City hardly plowed at all last winter

Regardless of what happens the rest of the season, this winter already has been busier than last for city crews, Fisk said.

Last winter the city's plows languished in their garages, getting out for just a few hours of exercise after a minor storm in early February.

The city spent $18,000 to plow snow and to spread sand and ice on streets less than half its annual budget of about $46,000.

Two winters ago, by contrast, the city spent $71,000.

As long as the snow continues, crews will concentrate on clearing the busiest streets, Fisk said.

After the flakes cease to fall so thickly, the city's plows will move into residential neighborhoods.

Fisk reminds residents that crews can't spare the time to clear everyone's driveway once the plow has passed.

However, Community Connection of Baker County and the Powder River Correctional Facility help low-income senior citizens and disabled residents keep their sidewalks and driveways clear of snow.

People who can't wield a shovel, and can't afford to pay someone to do the job, should call Community Connection at 523-6591. Community Connection maintains a list of people who need help.

Powder River officials then dispatch inmates to shovel snow and they bring their own shovels.

Forty inmates were shoveling this morning, andquot;trying to get people out of their houses,andquot; said Mary Calloway, work program coordinator at the minimum-security prison.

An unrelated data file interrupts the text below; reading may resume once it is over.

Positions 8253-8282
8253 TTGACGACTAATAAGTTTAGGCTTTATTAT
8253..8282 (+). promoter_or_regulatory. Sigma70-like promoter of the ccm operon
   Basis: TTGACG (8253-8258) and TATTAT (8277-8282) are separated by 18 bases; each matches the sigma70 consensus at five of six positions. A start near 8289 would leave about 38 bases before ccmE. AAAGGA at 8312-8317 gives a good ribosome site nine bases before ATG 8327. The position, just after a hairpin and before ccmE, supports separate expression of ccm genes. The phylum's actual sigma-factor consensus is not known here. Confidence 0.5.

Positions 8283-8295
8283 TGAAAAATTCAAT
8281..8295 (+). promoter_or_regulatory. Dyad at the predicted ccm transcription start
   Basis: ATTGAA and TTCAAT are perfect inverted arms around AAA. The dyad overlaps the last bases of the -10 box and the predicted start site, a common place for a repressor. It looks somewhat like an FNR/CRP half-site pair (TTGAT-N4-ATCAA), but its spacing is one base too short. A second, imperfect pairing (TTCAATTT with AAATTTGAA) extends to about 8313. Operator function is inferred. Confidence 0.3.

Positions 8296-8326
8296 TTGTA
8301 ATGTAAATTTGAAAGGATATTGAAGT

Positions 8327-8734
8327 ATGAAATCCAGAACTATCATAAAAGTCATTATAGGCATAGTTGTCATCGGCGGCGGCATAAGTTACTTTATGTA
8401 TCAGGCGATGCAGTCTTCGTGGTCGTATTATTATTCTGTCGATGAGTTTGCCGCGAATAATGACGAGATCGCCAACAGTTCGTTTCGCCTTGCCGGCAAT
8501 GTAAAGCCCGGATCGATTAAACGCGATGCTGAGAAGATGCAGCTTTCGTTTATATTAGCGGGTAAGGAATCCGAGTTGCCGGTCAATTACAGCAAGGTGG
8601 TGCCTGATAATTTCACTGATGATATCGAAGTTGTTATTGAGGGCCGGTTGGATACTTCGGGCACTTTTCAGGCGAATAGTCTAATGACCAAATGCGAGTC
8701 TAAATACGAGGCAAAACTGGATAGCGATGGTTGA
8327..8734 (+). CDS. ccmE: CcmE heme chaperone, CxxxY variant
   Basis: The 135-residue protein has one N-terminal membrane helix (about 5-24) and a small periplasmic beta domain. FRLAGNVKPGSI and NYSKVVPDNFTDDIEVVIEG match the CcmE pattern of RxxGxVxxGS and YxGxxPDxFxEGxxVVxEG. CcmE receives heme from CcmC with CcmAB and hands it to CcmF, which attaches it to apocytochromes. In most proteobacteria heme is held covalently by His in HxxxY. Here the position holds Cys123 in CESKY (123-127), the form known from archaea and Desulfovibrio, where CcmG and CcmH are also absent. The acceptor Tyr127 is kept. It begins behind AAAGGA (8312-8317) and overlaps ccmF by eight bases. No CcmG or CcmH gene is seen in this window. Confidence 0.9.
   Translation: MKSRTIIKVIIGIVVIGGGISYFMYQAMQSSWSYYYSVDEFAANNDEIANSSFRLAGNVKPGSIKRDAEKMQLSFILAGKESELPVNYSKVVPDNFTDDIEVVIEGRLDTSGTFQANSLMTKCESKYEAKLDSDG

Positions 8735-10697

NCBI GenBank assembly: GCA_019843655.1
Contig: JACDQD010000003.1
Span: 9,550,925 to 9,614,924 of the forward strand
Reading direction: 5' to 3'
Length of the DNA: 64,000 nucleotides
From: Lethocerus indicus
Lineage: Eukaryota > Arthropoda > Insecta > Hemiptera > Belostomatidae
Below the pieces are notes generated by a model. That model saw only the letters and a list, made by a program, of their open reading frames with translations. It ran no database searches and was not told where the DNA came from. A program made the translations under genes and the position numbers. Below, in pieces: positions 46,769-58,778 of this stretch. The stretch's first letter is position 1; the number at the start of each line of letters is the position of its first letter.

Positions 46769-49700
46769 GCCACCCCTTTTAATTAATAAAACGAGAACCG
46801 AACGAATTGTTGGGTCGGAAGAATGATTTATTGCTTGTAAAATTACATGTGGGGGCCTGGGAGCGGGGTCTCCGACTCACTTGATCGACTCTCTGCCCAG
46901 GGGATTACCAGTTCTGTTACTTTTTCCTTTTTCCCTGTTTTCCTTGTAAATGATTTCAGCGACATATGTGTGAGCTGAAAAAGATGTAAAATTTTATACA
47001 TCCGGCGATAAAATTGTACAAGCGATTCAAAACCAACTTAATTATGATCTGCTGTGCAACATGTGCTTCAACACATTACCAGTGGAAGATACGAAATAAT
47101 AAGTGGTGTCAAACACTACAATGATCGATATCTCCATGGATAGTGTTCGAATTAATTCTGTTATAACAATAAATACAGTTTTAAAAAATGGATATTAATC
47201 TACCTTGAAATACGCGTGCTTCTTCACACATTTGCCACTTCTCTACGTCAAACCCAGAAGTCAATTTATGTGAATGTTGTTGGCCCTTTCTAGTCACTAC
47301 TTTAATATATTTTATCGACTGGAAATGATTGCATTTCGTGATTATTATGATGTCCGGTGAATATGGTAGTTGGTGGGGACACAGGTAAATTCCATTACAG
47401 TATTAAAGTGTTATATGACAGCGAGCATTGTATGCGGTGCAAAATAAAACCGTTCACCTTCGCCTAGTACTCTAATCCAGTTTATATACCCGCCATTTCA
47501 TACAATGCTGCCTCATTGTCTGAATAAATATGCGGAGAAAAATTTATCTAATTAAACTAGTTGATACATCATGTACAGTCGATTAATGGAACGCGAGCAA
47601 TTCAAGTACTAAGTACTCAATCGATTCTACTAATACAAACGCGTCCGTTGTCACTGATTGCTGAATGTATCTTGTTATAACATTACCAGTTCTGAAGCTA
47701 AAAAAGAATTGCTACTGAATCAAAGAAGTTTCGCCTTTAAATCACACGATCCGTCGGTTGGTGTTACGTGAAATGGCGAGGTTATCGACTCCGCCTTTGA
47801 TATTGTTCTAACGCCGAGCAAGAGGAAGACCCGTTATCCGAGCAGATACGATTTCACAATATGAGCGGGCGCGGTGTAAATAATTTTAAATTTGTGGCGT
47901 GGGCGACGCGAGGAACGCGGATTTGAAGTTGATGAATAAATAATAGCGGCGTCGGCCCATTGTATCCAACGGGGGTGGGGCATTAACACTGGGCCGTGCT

A city ordinance requires property owners to shovel sidewalks within 24 hours after a storm ends.

Fisk said that although he understands that in certain places Main Street downtown, for example there's no place to shovel show except into the street, he would appreciate if residents elsewhere avoid the practice.

This morning city crews had to plow snow that had been pushed from driveways and parking lots into the street, Fisk said.

andquot;That doesn't help,andquot; he said.

Fisk said city workers will continue the traditional practice of plowing snow into berms in the centers of several streets, including Main, Resort and Campbell.

But if those berms grow to SUV hood height, as they did two years ago, the city might load some of that snow into trucks and haul it away, he said.

Storm left hundreds without power

Heavy snow loading on power lines in the Sumpter-Granite and North Powder-Anthony Lakes areas left nearly 1,500 homes without power early this morning in separate outages.

Service to 553 customers at North Powder, Anthony Lakes and the surrounding rural area was disrupted from 1:25 a.m. to 2:50 a.m. today, said Steve Schauer, Oregon Trail Electric Cooperative members services manager.

The system was not damaged in the outages, he said. The service disruptions were the result of bouncing lines that made contact as snow loads fell from them, causing a breaker or fuse to open, he said.

The same situation occurred on the Sumpter-Granite line, which serves 924 customers. Service went down at 5:45 a.m. today, and was restored to most homes by 7:45 a.m., Schauer said. The balance was back on line by 8:15 a.m.

Lights flickered throughout the Baker service area Sunday night also because of the heavy snow falling off the lines. The force was not enough to open a breaker or fuse in those cases, Schauer said.